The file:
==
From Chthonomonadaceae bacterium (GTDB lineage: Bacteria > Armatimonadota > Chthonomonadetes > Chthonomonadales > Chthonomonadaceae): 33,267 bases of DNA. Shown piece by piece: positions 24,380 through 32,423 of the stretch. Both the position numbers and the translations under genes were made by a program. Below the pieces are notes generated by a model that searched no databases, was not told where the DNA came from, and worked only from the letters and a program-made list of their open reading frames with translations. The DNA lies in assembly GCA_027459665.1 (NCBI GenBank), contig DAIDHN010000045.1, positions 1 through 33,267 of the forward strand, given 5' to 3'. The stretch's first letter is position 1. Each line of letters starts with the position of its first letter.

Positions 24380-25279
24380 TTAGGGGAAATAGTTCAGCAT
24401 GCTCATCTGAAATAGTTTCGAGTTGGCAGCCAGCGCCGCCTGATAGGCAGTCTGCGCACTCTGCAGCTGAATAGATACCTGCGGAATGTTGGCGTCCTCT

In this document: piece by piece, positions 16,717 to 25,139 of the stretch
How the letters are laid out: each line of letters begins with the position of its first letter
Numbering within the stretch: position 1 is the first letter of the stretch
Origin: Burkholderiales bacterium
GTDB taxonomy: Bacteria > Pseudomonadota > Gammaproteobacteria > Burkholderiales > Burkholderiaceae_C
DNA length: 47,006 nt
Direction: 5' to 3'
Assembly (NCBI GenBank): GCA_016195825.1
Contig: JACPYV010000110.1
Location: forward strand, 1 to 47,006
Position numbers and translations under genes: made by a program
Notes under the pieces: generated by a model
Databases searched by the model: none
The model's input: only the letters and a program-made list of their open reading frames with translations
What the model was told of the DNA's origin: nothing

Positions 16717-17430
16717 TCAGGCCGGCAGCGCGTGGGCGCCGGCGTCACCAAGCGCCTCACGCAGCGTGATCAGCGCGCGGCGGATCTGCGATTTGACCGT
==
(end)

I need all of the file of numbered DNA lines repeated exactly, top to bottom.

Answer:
From Chthonomonadaceae bacterium (GTDB lineage: Bacteria > Armatimonadota > Chthonomonadetes > Chthonomonadales > Chthonomonadaceae): 33,267 bases of DNA. Shown piece by piece: positions 24,380 through 32,423 of the stretch. Both the position numbers and the translations under genes were made by a program. Below the pieces are notes generated by a model that searched no databases, was not told where the DNA came from, and worked only from the letters and a program-made list of their open reading frames with translations. The DNA lies in assembly GCA_027459665.1 (NCBI GenBank), contig DAIDHN010000045.1, positions 1 through 33,267 of the forward strand, given 5' to 3'. The stretch's first letter is position 1. Each line of letters starts with the position of its first letter.

Positions 24380-25279
24380 TTAGGGGAAATAGTTCAGCAT
24401 GCTCATCTGAAATAGTTTCGAGTTGGCAGCCAGCGCCGCCTGATAGGCAGTCTGCGCACTCTGCAGCTGAATAGATACCTGCGGAATGTTGGCGTCCTCT

In this document: piece by piece, positions 16,717 to 25,139 of the stretch
How the letters are laid out: each line of letters begins with the position of its first letter
Numbering within the stretch: position 1 is the first letter of the stretch
Origin: Burkholderiales bacterium
GTDB taxonomy: Bacteria > Pseudomonadota > Gammaproteobacteria > Burkholderiales > Burkholderiaceae_C
DNA length: 47,006 nt
Direction: 5' to 3'
Assembly (NCBI GenBank): GCA_016195825.1
Contig: JACPYV010000110.1
Location: forward strand, 1 to 47,006
Position numbers and translations under genes: made by a program
Notes under the pieces: generated by a model
Databases searched by the model: none
The model's input: only the letters and a program-made list of their open reading frames with translations
What the model was told of the DNA's origin: nothing

Positions 16717-17430
16717 TCAGGCCGGCAGCGCGTGGGCGCCGGCGTCACCAAGCGCCTCACGCAGCGTGATCAGCGCGCGGCGGATCTGCGATTTGACCGT